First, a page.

Lesson Plan - Get It!
In 1896, the U.S. Supreme Court ruled in Plessy v. Ferguson that racial segregation was constitutional. (Check out our lesson under Additional Resources in the right-hand sidebar to learn more.)
For decades after, racial segregation was legal in the United States. However, in 1954, that changed.
During the Reconstruction era in the late 1860s, African Americans began attending public schools in the United States; however, they were separate - or segregated - from other public schools.
By the 1950s, many public schools across the country had begun to desegregate as shown on this map:
Image by King_of_Hearts, via Wikimedia Commons, is licensed under the CC BY-SA 3.0 license.
While Plessy v. Ferguson upheld the idea that public facilities could be separate but equal, there was no federal law on the matter. This left the question of segregation up to the states.
As you can see, states in the South were still holding on to an increasingly out-of-date system.
- So if Plessy v. Ferguson upheld segregation, how did the Brown v. Board of Education decision alter the idea of "separate but equal"?
Brown v. Board of Education
In 1954, African American students attempted to enroll in the school closest to their home in Topeka, Kansas. They were all denied and forced to attend a school significantly further away that was predominantly African American.
The families of these children sued the Topeka Board of Education for discrimination on the basis of race.
- Do you remember under which amendment people of different races became protected by the Constitution?
It was in the Equal Protection Clause of the 14th Amendment!
District Court Decision
Initially, the Board of Education of Topeka won this case because the lower-court judges followed the precedent set by Plessy v Ferguson.
Because the idea of "separate but equal" had been upheld for 50 years, lower courts were in no position to challenge the decision of the Supreme Court.
Having lost, the families appealed all the way up to the Supreme Court, which agreed to re-examine segregated public facilities.
(Check out our lesson under Additional Resources to learn more about how appeals work.)
Supreme Court Decision
The Supreme Court is not a static branch of government. As justices retire and new justices are appointed, court policy can change.
Under Chief Justice Earl Warren, this Supreme Court decided not just to deliberate this case based purely on precedent but to consider what the authors of the 14th Amendment intended.
Review this excerpt from Section 1 of that amendment:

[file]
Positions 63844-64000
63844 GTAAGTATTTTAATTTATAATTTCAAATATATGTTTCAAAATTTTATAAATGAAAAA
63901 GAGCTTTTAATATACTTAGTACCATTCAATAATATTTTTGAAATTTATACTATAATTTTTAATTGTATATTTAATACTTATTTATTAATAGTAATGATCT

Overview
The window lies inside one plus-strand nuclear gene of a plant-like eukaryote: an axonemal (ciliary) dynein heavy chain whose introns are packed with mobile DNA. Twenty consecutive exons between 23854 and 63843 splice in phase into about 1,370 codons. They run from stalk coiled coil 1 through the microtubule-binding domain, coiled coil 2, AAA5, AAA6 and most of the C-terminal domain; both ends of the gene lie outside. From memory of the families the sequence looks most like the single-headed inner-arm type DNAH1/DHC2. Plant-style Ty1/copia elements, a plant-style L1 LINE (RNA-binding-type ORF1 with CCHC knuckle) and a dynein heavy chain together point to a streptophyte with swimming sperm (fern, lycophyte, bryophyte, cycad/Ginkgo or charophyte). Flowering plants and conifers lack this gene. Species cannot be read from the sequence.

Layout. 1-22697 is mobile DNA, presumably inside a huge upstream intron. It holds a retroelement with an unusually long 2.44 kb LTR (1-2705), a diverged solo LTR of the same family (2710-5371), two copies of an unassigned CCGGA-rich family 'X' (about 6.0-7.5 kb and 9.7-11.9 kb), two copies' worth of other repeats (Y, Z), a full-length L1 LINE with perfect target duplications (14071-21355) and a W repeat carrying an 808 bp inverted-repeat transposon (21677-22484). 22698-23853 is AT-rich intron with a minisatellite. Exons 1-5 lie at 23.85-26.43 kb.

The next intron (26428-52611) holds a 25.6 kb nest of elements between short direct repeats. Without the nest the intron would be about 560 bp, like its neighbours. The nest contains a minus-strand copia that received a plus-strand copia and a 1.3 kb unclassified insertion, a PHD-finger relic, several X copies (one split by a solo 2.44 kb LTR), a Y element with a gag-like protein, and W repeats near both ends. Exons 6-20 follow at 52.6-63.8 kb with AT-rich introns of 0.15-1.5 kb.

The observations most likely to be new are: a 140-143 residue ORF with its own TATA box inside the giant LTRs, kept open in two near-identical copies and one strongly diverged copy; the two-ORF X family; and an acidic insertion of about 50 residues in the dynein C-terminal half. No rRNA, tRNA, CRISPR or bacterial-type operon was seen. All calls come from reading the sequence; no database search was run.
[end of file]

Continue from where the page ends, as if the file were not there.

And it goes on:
No state shall make or enforce any law which shall abridge the privileges or immunities of citizens of the United States; nor shall any state deprive any person of life, liberty, or property, without due process of law; nor deny to any person within its jurisdiction the equal protection of the laws.
Proponents of segregation asserted that the writers of the 14th Amendment did not include the public school in their conception of "privileges or immunities of citizens" because widespread education had not existed in the 1860s beyond the wealthy class.
Warren accepted that those who wrote the amendment certainly would not have included public schools in their idea of privileges of citizens; however, Warren chose to translate the law into the contemporary situation with this question:
- How do you think the public school system was different from the 1860s and the 1950s?
Warren's answer was that education had become standardized and was "perhaps the most important function of our local and state governments."
Because education had become one of the most important factors in achieving a successful life, this Supreme Court ruled 9-0 that segregation in schools was inherently unconstitutional.
The decision ordered schools to desegregate with all deliberate speed.
This vague language in the court's decision caused the transition to desegregated schools to take several years. During this time, many states attempted to resist the overturning of Plessy v. Ferguson.
In 1957, three years after Brown v. Board of Education, nine African American students were denied entrance to Little Rock Central High School.
The governor of Arkansas, Orval Faubus, supported the high school's action and created a nationally publicized crisis.
Watch Arkansas National Guard Prevent School Desegregation - 1957 | Today in History | 4 Sept 16 from British Movietone:
- What did President Eisenhower do in response?
Sending 500 federal troops to enforce the school integration of nine students in one state was the first time the federal government had intervened to enforce a Supreme Court decision.
More so than the actual Brown v. Board of Education decision, this action in Little Rock expanded the federal government's authority into the arena of Civil Rights.
Continue on to the Got It? section to consider how resistance to this ruling occurred when there was no precedent to reject the decision of the Supreme Court.